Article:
Procedural pitfall can lead to visa overstay and deportation of individuals seeking permanent residence in Japan

Jackson Sogo (Japanese Gyoseishoshi Law Office) – Client Alert

Area: Immigration

As Japan continues to attract more and more foreign talent, the option of settling in Japan as a permanent resident has received increasing attention. Although the base requirement for application continues to be 10 years of continuous residence, special rules have been enacted that lessen this requirement for spouses of Japanese citizens, spouses of permanent residents and certain highly-skilled workers, allowing some foreign residents to obtain permanent residence in as little as one to three years.

Individuals seriously considering permanent residence should be aware, however, that Japanese law does not treat applications for permanent residency the same as applications for change of status and visa renewal in all respects.

The most critical difference relates to the so-called “grace period” granted to most foreign residents applying for a change of status or visa renewal. Under the applicable special provisions of the law establishing the grace period, an individual who has submitted an application for change of status or visa renewal by the expiration date of his or her visa is permitted to remain in Japan legally until the earlier of (i) the time a decision is made on the application by the Immigration Bureau or (ii) 2 months after the expiration date of the applicant’s visa.*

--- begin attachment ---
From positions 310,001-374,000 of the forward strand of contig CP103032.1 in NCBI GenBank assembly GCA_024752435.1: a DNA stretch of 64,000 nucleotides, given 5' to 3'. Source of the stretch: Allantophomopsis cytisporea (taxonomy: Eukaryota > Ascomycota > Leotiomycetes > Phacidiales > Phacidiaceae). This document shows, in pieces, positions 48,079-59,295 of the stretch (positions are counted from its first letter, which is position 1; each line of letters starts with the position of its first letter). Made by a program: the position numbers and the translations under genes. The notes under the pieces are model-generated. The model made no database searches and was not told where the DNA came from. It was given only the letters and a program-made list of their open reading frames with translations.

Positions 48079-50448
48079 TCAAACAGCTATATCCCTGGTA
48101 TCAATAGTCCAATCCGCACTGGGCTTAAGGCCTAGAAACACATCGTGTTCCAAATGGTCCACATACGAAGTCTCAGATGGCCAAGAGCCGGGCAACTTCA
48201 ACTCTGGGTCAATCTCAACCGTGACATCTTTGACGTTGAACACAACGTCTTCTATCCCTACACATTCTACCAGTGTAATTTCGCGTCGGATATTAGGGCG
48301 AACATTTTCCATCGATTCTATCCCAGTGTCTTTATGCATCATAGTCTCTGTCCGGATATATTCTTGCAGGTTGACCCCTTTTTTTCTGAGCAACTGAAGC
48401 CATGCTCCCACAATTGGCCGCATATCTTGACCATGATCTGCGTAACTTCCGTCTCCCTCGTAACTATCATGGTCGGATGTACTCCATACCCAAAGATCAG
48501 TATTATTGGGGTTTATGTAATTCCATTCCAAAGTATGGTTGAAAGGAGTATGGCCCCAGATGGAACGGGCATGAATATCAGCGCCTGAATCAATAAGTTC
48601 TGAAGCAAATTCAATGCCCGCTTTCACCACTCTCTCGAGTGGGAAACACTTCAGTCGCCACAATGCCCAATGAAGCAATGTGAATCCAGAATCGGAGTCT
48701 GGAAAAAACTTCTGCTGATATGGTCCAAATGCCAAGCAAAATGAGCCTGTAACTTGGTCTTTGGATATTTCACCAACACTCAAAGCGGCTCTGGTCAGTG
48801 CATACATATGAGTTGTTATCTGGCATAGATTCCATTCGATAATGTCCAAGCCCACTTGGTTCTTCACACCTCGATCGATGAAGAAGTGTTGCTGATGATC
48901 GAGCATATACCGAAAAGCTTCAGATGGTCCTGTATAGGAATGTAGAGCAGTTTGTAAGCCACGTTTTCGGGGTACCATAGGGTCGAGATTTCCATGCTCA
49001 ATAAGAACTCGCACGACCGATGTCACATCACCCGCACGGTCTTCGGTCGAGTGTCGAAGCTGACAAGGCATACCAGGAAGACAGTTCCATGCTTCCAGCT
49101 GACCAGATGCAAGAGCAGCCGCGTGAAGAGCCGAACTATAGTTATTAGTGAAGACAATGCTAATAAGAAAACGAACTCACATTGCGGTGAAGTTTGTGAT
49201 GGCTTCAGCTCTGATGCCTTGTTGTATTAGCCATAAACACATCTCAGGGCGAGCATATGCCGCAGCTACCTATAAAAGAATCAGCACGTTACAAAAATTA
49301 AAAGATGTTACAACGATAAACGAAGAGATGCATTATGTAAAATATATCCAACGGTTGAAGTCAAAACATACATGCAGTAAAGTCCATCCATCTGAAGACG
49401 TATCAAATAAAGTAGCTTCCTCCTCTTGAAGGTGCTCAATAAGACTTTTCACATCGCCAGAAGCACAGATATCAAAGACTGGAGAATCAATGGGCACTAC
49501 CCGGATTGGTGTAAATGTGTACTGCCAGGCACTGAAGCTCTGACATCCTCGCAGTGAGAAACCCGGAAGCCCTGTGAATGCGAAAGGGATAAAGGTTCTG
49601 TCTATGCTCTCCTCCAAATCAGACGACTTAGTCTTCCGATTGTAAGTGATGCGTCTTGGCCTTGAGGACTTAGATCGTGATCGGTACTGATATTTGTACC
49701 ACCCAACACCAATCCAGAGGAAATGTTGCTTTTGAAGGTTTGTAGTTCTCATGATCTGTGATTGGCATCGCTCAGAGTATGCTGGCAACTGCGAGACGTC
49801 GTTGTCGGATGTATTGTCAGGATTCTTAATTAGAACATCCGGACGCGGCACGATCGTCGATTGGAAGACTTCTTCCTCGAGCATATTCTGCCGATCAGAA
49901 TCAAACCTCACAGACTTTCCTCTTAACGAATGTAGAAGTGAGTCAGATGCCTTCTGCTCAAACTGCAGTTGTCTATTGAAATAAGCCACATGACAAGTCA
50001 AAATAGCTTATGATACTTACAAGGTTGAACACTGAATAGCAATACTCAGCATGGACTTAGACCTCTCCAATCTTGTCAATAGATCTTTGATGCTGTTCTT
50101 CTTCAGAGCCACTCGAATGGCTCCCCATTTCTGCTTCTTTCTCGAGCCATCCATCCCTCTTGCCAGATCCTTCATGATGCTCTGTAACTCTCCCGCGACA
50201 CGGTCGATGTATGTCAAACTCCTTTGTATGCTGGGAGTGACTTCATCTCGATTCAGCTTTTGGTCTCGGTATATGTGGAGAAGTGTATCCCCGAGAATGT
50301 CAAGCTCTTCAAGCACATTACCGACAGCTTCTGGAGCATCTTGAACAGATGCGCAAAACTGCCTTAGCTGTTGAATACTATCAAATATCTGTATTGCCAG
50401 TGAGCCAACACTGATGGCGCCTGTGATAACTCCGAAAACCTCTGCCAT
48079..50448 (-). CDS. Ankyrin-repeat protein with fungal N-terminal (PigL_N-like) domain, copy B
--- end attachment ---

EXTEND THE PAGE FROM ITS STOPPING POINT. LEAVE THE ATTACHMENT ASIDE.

Foreign residents should understand that while this grace period is available in many cases, it expressly does not apply to applications for permanent residence.** Individuals applying for permanent residence must therefore maintain another valid residence status in Japan throughout the application process. Failure to do so may result in deportation and prevent the individual from re-entering Japan for 5 or more years (this period may be reduced in certain circumstances).

The consequences for visa overstayers are serious and long-lasting, so foreign residents seeking permanent residence in Japan should take special care to ensure that they do not jeopardize their ability to remain in Japan long-term in the process of applying for permanent residency.

* In the event the Immigration Bureau intends to deny an application, it will typically reach out to the applicant, inform the applicant of its intention and permit the applicant to amend his or her application to apply for a temporary “special activities” visa that will allow the applicant time to prepare to leave the country.

** Please note that there are other cases in which the grace period may not apply. Please contact us for more information.

*** Jackson Sogo (www.jacksonsogo.com) is a Japanese gyoseishoshi law office offering a wide range of Japanese corporate, immigration and family law services to clients in native English. This client alert is provided for informational purposes only and does not constitute legal advice. Copyright Jackson Sogo. All rights reserved.